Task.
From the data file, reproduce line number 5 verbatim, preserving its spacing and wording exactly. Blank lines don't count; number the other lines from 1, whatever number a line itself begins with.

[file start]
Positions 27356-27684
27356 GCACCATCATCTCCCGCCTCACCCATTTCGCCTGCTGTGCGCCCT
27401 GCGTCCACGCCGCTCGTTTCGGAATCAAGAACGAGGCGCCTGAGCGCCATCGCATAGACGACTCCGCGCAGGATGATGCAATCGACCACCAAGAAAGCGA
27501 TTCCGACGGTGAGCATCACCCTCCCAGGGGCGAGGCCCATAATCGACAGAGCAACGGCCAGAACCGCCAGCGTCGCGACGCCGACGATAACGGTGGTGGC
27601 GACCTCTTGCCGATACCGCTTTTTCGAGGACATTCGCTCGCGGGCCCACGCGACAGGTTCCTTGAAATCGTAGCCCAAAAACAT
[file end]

27601 GACCTCTTGCCGATACCGCTTTTTCGAGGACATTCGCTCGCGGGCCCACGCGACAGGTTCCTTGAAATCGTAGCCCAAAAACAT